(CNN)Joe Biden, while still enjoying his frontrunner status, is facing some challenges during this nascent Democratic primary.
There’s his plagiarism past, brought up again when it was discovered he (or his campaign) had lifted several passages from think tanks and other organizations for his new climate change plan. There’s his previous support for the now-controversial 1994 crime bill, which he’s still defending, despite progressives’ panning of the legislation, particularly because it contributed to the disproportionate incarceration of people of color.
When asked in a rope line if he’d repeal the Hyde Amendment, the 1976 measure that prohibits federal funding for abortion except in the case of rape, incest and endangering the life of the mother, he said he would.
But then his campaign quickly backtracked, saying he misheard the question and that he still supports the measure.
This naturally unleashed a flurry of responses from his Democratic challengers:
Beto O’Rourke tweeted: “No matter your income or where you live, every woman should have access to health care including abortion.”
Kamala Harris weighed in. “No woman’s access to reproductive health care should be based on how much money she has. We must repeal the Hyde Amendment,” she tweeted.
Others have been, er, less measured. As one abortion columnist hyperventilated in the Washington Post: “Biden’s position on this issue should disqualify him from contention for the nomination.”
Dem presidential candidates attack Biden en masse for support of Hyde amendment
Let’s all take a deep breath. Biden is right to back the Hyde Amendment on both the principle and the politics. In fact, if he didn’t, I’m not sure what point there would be to his candidacy for president.
For starters, as many progressives are surprised to just now discover, Biden has long been a moderate on abortion, even bordering on conservative at times. That includes his past objections to Medicaid funding of abortions.
As NBC recently reported, his personal opposition to abortion might be news to many, but it isn’t a secret. Biden is a Roman Catholic who has openly discussed his evolving views over decades.
Among the “surprises” uncovered:
In a 1994 letter to voters he bragged that he’d “on no fewer than 50 occasions” voted against federal funding of abortions.
He even once voted for an amendment to allow states to overturn Roe, a measure that didn’t pass and that he considered “the single most difficult vote I’ve cast as a Senator.”
But he’s also moderated over time, saying he now supports Roe v. Wade as the law of the land and would not impose his religious views on women. While running with Barack Obama in 2008, he earned endorsements from NARAL and Planned Parenthood.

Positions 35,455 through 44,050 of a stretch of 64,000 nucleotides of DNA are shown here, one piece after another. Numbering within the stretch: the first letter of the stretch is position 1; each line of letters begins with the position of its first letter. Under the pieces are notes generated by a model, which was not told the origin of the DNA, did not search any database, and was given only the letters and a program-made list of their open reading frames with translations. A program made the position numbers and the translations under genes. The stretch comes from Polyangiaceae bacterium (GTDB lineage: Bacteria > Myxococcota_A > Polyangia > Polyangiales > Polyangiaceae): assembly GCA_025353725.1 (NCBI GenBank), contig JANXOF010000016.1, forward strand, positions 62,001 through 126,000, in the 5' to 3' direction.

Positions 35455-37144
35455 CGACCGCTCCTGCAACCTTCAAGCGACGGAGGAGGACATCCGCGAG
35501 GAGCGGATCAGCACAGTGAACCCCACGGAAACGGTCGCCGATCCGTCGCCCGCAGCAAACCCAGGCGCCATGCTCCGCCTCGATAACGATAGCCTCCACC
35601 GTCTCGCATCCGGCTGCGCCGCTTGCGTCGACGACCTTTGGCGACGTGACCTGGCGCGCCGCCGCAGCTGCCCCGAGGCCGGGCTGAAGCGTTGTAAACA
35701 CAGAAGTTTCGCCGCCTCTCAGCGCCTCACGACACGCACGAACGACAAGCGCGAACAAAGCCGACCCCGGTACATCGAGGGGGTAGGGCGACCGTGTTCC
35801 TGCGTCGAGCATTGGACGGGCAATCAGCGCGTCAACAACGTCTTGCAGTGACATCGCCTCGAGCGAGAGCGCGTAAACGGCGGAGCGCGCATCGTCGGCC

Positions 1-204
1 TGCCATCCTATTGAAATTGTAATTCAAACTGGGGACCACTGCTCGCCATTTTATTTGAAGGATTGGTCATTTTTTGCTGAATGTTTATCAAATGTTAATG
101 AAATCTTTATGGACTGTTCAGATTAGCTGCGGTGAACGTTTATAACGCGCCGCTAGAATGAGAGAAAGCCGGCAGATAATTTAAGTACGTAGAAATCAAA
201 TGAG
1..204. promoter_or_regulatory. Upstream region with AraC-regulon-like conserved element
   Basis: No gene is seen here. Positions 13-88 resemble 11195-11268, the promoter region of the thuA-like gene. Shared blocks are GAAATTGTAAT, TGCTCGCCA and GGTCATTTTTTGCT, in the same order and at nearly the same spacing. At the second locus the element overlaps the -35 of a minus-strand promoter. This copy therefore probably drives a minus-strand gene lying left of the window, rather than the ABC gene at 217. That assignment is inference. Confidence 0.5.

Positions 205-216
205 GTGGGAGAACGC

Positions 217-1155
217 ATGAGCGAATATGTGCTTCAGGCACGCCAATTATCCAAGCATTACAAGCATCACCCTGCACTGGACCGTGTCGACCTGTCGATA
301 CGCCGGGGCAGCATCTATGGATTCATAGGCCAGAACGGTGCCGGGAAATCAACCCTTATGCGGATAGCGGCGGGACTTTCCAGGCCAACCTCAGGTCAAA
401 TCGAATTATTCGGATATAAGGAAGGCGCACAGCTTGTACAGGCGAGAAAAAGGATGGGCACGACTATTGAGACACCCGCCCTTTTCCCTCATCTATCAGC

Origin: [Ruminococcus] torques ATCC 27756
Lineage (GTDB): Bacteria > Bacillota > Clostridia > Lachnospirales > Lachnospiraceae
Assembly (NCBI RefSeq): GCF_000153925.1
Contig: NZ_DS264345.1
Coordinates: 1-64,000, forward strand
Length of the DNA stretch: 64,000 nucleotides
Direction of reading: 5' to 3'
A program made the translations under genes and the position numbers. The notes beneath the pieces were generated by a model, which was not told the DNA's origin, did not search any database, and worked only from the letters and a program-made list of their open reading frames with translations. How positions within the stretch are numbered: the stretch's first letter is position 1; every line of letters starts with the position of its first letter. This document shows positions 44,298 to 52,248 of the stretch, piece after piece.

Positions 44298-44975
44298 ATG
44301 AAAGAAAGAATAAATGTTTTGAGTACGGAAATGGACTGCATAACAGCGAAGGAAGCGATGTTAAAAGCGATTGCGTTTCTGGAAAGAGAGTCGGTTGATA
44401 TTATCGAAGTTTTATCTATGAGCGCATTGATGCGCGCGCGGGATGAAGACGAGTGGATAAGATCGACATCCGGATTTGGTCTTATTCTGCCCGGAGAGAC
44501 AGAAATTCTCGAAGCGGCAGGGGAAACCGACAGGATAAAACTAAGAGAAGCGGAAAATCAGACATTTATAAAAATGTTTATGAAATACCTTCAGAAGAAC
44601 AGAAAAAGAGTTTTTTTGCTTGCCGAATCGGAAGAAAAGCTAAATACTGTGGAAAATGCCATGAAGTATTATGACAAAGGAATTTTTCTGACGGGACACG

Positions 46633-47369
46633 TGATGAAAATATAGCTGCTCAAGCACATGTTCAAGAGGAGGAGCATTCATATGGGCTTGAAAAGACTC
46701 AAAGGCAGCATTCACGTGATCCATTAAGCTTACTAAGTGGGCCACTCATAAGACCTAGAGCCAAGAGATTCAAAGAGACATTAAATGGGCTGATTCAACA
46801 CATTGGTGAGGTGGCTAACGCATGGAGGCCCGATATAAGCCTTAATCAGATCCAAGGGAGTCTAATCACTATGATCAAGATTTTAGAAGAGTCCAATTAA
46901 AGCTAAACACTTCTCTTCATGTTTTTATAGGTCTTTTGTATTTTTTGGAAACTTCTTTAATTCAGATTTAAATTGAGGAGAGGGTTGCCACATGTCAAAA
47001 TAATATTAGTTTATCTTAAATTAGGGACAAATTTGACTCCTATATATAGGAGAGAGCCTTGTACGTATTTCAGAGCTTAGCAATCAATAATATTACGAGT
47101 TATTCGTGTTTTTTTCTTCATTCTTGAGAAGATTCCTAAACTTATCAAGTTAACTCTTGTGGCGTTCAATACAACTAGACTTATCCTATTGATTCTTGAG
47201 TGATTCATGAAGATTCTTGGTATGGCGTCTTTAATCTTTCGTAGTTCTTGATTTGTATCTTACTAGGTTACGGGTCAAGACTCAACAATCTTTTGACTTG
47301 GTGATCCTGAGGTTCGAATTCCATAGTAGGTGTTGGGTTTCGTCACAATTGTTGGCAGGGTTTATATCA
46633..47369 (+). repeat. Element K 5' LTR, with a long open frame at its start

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In short, his support of the Hyde Amendment is consistent with his long voting record and personal beliefs. That he isn’t abandoning his position makes him principled — something we voters could use more of.
It’s also politically prudent.
According to a 2016 poll for Politico by the Harvard T. H. Chan School of Public Health, only 36% of likely voters want to overturn Hyde.
Unless attitudes have significantly shifted since then — and new polling is needed — Biden’s position is right in line with a majority of Americans.
The truth is, most Americans are not extremists on abortion, despite the extreme new laws in states like Georgia and Alabama.
According to Gallup, only 29% of Americans think abortion should be legal in all circumstances, and only 18% believe it should be illegal in all circumstances.
The Democrats’ sudden revulsion over the Hyde Amendment is just that: sudden. The amendment survived three Democratic Presidents — Jimmy Carter, Bill Clinton and Barack Obama. All at one point enjoyed majorities in Congress. None made any serious attempt to repeal it.
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Biden’s reasonable approach to the issue is smart. Whereas the rest of the Democratic candidates will find themselves way outside the norm for the general election, Biden is positioned to reach moderates and independents as well as most Democrats.
In his 2007 book, “Promises to Keep,” Biden described his position on abortion as “middle of the road.”
Wasn’t that the point of his candidacy? To occupy a moderate lane that far-left progressives had abandoned over the past few years? To capture the forgotten Democrats in the middle of the country, the voters the party had left behind for the coastal elites?
He may be taking friendly fire now from his Democratic opponents, but Biden is the only candidate in the field who’s playing the long game. And if he doesn’t cave to the progressive extremists who don’t represent a majority of Americans, it will play off.